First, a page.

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Biodegradable: something that can be broken down by living things like bacteria.
Cargo: an item or items being carried.
Nanoparticle: a very tiny object, often thought of as a small piece of matter measured on the nano-scale (between 1 and 100 billionths of a meter long).
Organic: related to something living or a molecule that contains the element carbon.
A nanoparticle speeds through your body using the bloodstream as a highway, but then it stops at just the right spot to deliver the medicine it is carrying. You could say nanoparticles are like tiny mailmen dropping off packages. But these delivery particles are so small, your cells must seem like huge mountains in comparison. How do scientists make such tiny particles?
Nanoparticles aren’t individually made piece by piece like our cars or computers. They’re made by mixing the right materials together. Nanoparticles make themselves because the materials they are made of attract and stick to each other. This is called self-assembly. The shape and size of the nanoparticles depend on the materials that are added, and the amounts of each used.
Scientists have used many materials to make nanoparticles, all with their own unique advantages. Many of these materials are organic, and are made by living things. These are used because they are similar to what is already in the body, so the immune system will let them stay there. They are also biodegradable, meaning they can be easily broken down into material that isn’t harmful to living things. These nanoparticles include shells of different organic molecules that can hold medicine on the inside, tree-like particles that bind medicine on their branches, and spongy particles that can soak up medicine dissolved in water.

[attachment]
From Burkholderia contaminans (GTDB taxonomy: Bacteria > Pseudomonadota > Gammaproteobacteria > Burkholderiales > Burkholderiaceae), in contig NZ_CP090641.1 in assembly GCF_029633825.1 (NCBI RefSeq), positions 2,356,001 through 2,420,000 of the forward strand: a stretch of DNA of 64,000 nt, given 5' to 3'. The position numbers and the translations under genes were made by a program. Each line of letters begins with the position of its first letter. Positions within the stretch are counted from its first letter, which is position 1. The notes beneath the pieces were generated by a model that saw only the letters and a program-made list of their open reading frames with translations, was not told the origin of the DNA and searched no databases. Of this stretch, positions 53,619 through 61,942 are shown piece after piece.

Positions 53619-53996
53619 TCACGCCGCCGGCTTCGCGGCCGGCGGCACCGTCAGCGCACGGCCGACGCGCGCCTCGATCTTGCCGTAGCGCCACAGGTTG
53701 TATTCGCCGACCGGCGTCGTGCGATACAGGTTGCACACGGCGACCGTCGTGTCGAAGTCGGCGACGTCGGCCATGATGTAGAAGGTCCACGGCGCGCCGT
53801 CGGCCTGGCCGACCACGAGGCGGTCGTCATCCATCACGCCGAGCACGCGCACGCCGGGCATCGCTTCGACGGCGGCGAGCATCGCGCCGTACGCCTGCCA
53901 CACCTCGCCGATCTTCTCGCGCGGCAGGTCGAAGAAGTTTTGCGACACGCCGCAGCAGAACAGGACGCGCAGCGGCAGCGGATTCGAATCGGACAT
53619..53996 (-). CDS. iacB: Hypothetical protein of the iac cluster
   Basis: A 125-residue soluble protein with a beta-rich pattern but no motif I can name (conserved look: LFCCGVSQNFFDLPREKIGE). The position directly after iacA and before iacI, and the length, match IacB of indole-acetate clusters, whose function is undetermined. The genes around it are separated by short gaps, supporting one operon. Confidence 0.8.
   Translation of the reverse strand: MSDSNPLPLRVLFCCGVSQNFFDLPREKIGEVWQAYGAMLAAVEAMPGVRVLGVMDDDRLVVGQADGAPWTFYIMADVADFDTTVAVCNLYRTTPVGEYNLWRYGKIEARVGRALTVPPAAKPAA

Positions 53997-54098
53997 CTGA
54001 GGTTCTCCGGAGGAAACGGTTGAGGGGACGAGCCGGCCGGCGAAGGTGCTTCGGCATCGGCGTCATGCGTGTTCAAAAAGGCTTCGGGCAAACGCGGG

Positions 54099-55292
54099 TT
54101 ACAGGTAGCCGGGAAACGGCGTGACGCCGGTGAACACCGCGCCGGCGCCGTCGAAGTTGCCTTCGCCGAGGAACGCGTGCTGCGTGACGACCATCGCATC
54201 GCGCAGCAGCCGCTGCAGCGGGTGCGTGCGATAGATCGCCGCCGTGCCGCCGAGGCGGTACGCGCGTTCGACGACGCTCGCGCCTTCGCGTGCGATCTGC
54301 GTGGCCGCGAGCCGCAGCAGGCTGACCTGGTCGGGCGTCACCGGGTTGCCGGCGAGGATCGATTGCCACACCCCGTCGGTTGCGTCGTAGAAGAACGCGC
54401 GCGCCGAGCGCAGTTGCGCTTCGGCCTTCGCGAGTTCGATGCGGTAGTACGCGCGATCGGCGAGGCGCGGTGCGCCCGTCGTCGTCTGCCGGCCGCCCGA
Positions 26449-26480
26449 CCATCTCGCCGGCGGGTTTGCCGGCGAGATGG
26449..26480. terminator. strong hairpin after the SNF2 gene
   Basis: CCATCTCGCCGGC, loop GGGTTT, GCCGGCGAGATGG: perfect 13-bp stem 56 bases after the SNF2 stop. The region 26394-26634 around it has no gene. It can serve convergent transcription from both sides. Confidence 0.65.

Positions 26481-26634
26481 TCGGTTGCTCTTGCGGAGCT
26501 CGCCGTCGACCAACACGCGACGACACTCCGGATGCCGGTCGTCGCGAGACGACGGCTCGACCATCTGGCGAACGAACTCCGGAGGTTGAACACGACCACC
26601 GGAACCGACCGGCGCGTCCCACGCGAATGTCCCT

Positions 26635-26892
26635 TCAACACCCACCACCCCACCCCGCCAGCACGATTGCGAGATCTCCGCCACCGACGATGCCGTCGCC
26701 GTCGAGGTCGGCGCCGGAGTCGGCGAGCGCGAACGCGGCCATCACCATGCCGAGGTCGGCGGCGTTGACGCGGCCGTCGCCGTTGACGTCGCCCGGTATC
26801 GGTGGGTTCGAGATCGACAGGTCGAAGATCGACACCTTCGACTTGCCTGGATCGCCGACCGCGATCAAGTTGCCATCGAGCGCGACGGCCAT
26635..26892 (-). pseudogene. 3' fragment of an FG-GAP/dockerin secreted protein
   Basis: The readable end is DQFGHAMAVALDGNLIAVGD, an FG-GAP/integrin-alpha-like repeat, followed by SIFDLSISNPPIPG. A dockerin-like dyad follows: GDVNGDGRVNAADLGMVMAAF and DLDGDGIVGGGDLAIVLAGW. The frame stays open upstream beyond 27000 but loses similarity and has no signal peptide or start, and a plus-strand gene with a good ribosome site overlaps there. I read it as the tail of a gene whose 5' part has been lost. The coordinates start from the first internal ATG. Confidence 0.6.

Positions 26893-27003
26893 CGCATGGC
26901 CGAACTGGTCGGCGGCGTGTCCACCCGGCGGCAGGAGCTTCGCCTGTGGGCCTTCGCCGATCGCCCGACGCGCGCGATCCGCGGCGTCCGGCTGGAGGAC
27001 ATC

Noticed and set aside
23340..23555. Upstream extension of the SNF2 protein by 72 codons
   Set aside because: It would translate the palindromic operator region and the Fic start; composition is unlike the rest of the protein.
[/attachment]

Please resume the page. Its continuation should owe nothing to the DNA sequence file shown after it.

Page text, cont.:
Even though inorganic materials need an organic coat to avoid the immune system, they still have very useful properties. Materials like silica form particles with holes that can be filled with medicine. Gold or magnetic shell nanoparticles can be heated up and cause the cells they are in to die, which is useful for treating cancer.
Megan Turnidge. (2015, November 25). Building Nanoparticles. ASU - Ask A Biologist. Retrieved July 22, 2019 from https://askabiologist.asu.edu/building-right-nanoparticles
Megan Turnidge. "Building Nanoparticles". ASU - Ask A Biologist. 25 November, 2015. https://askabiologist.asu.edu/building-right-nanoparticles
Megan Turnidge. "Building Nanoparticles". ASU - Ask A Biologist. 25 Nov 2015. ASU - Ask A Biologist, Web. 22 Jul 2019. https://askabiologist.asu.edu/building-right-nanoparticles